Author

Ruth Beck

Document Type

Thesis - Open Access

Award Date

1990

Degree Name

Master of Science (MS)

Department

Agronomy

First Advisor

Fred Cholick

Second Advisor

Paul Fixen

Abstract

Nitrogen is the most common and widely used fertilizer nutrient (Stangel 1984). It is a constituent of both structural and non-structural components of the cell. Application of nitrogen (N) to wheat improves the yield and protein content of the grain (Lamb 1967). In 1980 sixty-one percent of the nitrogen (N) utilized on agricultural crops in the U.S. was applied to cereals (Martinez, Adolpho and R. B. Diamond 1984). In order to maintain a competitive edge in increasingly competitive international markets, it is critical that producers in the United States utilize productive, cost efficient and environmentally sound N management practices. Grain protein is an important quality characteristic of Hard Red Spring (HRS) wheat because it is related to nutritive value, milling properties and price received in the market. Periodically, the market price of HRS wheat has been discounted to producers of low protein (< 14 %) wheat, while premiums have been paid for high protein (> 14 %) wheat. Grain protein levels of wheat grown in South Dakota can vary substantially from year to year depending on cultivar, crop management practices and weather conditions. Foliar application of N during later stages 2 of growth has resulted in increased protein content in the grain (Lamb 1967). It may be possible to decrease the year to year variation of grain protein in HRS wheat by the application of foliar N and obtain wheat with consistently high protein content. Normally wheat takes N up in the form of nitrate. However yield improvements in wheat have occurred when a mixture of ammonium and nitrate is available to wheat plants grown in the greenhouse (Bock 1986, 1987). Leaching losses of N could result in lost profit for farmers and ground water contamination. For these reasons it is desirable [sic] to utilize ammoniacal forms of N. However under normal conditions ammoniacal-N is rapidly converted to nitrate-N in the soil. The use of nitrification inhibitors, which act to slow the conversion of ammonium to nitrate, could result in improved yields and reduced leaching in susceptible areas. There is a continued need to re-evaluate and improve N management practices. The experiment discussed in this paper, evaluated the effects of different N fertilizer treatments on three cultivars of HRS wheat. Nitrogen treatments included foliar N applications at different rates and times, as well as the use of both nitrate and ammonium-N fertilizer forms. The study has the following objectives: 1. To evaluate the effect of split N applications on yield and protein content of HRS wheat. 2. To determine if the use of nitrification inhibitors affect yield or protein content. 3. To determine if late N applications are economical. 4. To compare foliar applications of conventional 28% N solutions (UAN) to urea-N solutions (Nisol). 5. To evaluate the effect of N applications on cultivars with different yield and protein potentials.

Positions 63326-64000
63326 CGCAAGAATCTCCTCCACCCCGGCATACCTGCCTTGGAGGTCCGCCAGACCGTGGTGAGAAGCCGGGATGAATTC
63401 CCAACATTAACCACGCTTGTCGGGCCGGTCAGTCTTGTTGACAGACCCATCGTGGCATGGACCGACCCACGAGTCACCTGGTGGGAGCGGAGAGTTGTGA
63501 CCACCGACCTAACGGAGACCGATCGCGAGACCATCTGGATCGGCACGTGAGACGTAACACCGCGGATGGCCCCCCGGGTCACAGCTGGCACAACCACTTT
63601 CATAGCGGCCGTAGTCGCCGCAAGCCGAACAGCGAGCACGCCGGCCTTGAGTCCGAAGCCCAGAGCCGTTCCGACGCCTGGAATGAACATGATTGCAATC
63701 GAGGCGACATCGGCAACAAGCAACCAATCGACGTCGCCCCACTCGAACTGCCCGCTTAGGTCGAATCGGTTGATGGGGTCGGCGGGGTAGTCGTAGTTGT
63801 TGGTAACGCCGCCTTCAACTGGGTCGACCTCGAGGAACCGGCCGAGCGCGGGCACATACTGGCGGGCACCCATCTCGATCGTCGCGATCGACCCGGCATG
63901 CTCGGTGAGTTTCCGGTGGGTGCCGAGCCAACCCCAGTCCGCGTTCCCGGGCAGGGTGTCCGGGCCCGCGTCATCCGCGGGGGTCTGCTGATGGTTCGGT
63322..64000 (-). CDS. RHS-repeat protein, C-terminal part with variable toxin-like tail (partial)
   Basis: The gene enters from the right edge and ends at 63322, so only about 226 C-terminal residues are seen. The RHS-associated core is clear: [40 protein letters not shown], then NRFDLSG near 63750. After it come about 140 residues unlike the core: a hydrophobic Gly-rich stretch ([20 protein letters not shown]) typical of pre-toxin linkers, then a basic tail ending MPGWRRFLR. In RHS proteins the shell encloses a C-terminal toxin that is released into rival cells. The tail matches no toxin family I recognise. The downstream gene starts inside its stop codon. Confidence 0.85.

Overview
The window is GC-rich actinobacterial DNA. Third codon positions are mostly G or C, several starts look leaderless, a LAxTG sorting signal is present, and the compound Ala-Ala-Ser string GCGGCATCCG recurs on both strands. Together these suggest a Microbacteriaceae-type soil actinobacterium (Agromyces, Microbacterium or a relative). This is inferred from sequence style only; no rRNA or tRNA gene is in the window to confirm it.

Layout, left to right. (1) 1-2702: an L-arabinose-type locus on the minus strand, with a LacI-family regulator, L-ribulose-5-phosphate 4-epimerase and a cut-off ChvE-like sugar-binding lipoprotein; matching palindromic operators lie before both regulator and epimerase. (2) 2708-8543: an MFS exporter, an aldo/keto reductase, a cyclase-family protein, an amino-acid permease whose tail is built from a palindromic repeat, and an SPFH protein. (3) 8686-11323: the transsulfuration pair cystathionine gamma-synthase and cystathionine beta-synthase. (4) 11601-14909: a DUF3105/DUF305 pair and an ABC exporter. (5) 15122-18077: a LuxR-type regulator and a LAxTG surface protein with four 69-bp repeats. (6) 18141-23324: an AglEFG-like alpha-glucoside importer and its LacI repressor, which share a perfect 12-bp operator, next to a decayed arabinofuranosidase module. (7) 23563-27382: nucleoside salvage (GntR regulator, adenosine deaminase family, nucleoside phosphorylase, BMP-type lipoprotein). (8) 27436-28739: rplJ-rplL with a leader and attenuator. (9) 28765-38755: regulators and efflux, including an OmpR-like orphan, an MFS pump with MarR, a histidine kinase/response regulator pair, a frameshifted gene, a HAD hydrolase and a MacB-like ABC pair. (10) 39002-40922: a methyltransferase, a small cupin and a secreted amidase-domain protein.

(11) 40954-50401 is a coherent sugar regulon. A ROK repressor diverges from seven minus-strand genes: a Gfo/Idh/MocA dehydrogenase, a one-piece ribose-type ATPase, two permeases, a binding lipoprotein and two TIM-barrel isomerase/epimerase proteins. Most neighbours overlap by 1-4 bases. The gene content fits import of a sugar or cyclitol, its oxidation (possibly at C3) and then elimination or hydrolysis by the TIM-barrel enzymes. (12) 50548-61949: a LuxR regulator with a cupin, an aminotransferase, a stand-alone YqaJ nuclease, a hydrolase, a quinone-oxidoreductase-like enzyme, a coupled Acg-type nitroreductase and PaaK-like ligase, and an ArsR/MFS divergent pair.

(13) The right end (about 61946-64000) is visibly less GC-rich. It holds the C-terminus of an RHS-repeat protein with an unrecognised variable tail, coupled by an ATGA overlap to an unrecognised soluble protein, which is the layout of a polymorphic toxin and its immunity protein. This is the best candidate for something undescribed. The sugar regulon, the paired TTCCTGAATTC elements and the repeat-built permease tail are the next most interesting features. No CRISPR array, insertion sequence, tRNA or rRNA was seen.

Library of Congress Subject Headings

Wheat -- Fertilizers
Nitrogen fertilizers
Crops and nitrogen

Format

application/pdf

Number of Pages

156

Publisher

South Dakota State University

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